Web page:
- A proposed initiative to increase arts and music education funding for public schools seems likely to land on the November ballot.
- And the U.S. Department of Education announced Thursday that Los Angeles Unified School District violated federal law by failing to provide appropriate education to students with disabilities amid the pandemic. The district must now provide those students with extra services to help them recover from significant learning loss.
3. Housing and homelessness updates
It’s a newsletter mantra at this point: All California news comes back to housing. Let’s dive into the latest housing and homelessness updates:
- Homelessness: “Here, in the political capital of Blue State America, even the homeless cannot believe how many homeless there are.” This stunning dispatch from the Washington Post’s Scott Wilson examines whether Sacramento’s controversial proposal to address homelessness — which will go before city voters in November — could serve as a blueprint for the rest of California.
- Never enough homes: California builders filed permits for 1.1 million housing units from 2010 through the first quarter of 2022, even as companies added 3.1 million workers — resulting in a “homebuilding hole” of 2 million units, according to a Southern California News Group analysis. Meanwhile, a state commission voted unanimously Friday to recommend historic designation for San Francisco’s St. Francis Wood neighborhood, which could allow it to avoid a state law permitting duplexes and in some cases, fourplexes, on most single-family parcels.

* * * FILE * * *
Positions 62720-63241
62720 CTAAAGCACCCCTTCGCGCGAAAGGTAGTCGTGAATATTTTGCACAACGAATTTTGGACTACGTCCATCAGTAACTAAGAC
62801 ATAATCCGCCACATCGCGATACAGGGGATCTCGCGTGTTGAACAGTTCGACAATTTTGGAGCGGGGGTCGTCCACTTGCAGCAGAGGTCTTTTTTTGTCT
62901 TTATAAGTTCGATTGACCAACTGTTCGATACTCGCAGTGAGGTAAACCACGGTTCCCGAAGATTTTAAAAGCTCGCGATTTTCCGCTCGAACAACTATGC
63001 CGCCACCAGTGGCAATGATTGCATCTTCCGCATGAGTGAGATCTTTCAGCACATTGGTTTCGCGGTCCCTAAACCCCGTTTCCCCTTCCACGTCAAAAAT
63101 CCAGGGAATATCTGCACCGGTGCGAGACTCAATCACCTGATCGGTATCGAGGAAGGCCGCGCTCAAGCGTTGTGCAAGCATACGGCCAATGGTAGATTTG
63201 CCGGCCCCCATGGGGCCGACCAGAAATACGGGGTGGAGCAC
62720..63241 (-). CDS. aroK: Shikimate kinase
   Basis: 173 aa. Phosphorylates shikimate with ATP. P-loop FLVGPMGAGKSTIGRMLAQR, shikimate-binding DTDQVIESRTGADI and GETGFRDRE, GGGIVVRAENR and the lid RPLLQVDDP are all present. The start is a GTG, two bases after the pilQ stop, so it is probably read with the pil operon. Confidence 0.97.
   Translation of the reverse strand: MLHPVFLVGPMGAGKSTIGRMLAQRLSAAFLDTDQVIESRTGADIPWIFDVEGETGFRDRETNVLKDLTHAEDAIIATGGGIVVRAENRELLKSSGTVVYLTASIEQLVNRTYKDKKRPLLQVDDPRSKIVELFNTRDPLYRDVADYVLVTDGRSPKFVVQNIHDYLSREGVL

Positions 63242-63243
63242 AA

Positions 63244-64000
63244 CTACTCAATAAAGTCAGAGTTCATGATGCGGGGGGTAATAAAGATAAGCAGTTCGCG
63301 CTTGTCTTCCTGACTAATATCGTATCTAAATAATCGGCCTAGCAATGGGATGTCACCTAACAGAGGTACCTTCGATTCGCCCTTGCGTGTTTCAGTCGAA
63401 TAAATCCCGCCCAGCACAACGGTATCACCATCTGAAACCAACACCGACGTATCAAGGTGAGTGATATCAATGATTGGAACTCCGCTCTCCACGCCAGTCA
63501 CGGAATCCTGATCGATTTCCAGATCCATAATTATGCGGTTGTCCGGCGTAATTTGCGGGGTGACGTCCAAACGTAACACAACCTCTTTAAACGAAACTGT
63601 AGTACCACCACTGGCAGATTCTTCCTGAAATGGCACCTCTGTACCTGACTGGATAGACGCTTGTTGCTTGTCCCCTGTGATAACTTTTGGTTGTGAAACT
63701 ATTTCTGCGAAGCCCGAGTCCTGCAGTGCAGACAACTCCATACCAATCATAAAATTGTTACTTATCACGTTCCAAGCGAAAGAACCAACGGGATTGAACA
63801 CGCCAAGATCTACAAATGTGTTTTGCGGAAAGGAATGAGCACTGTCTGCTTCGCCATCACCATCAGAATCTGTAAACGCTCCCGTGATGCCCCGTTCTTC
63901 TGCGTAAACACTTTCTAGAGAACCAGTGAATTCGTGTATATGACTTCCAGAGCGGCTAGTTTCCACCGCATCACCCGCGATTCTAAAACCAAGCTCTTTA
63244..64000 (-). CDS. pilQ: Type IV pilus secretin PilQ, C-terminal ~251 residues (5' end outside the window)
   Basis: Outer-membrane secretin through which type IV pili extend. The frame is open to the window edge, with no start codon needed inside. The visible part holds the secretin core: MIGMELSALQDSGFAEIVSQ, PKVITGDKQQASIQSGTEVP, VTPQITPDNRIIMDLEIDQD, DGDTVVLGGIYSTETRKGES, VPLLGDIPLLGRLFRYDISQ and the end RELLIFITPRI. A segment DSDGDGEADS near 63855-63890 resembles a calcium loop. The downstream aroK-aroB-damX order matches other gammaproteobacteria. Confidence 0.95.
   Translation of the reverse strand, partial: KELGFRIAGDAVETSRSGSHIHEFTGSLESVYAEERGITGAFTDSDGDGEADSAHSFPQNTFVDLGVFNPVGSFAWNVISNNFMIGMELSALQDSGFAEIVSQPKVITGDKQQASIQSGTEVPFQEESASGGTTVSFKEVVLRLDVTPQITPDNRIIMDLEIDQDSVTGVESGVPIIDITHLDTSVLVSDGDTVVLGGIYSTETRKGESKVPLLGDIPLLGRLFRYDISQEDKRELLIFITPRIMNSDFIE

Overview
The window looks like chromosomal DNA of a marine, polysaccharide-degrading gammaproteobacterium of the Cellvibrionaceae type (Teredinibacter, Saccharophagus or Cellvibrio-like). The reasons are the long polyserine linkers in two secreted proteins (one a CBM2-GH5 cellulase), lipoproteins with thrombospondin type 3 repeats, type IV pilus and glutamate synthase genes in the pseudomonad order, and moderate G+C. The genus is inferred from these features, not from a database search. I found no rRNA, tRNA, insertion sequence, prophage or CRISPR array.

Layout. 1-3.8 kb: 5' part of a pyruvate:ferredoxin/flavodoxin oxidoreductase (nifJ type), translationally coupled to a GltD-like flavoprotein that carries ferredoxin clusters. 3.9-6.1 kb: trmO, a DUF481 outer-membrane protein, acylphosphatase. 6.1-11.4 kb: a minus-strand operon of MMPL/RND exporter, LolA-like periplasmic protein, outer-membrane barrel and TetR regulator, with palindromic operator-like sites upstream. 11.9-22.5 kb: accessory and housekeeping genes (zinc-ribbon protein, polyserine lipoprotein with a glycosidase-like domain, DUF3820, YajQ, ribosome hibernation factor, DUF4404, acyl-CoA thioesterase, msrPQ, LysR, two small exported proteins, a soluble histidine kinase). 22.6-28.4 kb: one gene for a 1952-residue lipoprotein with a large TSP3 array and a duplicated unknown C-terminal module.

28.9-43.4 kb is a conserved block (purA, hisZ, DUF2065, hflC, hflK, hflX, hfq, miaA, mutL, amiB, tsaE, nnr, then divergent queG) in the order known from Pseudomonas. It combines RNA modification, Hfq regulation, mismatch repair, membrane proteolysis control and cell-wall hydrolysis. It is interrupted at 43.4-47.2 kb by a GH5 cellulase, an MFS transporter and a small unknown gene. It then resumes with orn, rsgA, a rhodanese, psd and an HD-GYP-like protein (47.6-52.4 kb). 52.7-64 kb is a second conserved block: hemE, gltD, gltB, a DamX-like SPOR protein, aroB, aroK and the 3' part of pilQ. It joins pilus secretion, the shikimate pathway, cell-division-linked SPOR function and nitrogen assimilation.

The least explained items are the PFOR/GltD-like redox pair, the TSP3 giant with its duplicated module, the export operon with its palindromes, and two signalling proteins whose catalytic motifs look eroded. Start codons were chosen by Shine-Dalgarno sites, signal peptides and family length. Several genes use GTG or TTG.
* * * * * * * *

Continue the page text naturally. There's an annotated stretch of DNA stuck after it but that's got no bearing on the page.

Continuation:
- “Extraordinary” wealth creation for those with homes: California is home to five of the country’s 10 metro areas with the largest two-year increase in “tappable equity” — the amount of cash households can access while keeping 20% of equity in their homes, according to the New York Times. The reason: high demand and low supply, which caused home values to skyrocket amid the pandemic. San Jose saw the fastest increase in tappable equity from 2019 to 2021, with the average mortgage holder picking up $230,000. Meanwhile, in an attempt to expand homeownership — especially in communities of color — California launched a new forgivable loan program for first-time homebuyers.
- Fear many with homes could lose them: At least 13,600 Bay Area tenants have seen the state reject their applications for pandemic rent relief, leaving small landlords in the lurch and sparking fears that tens of thousands of people could end up homeless, the Mercury News reports.
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CalMatters columnist Dan Walters: Sacramento is a microcosm of California’s homeless crisis.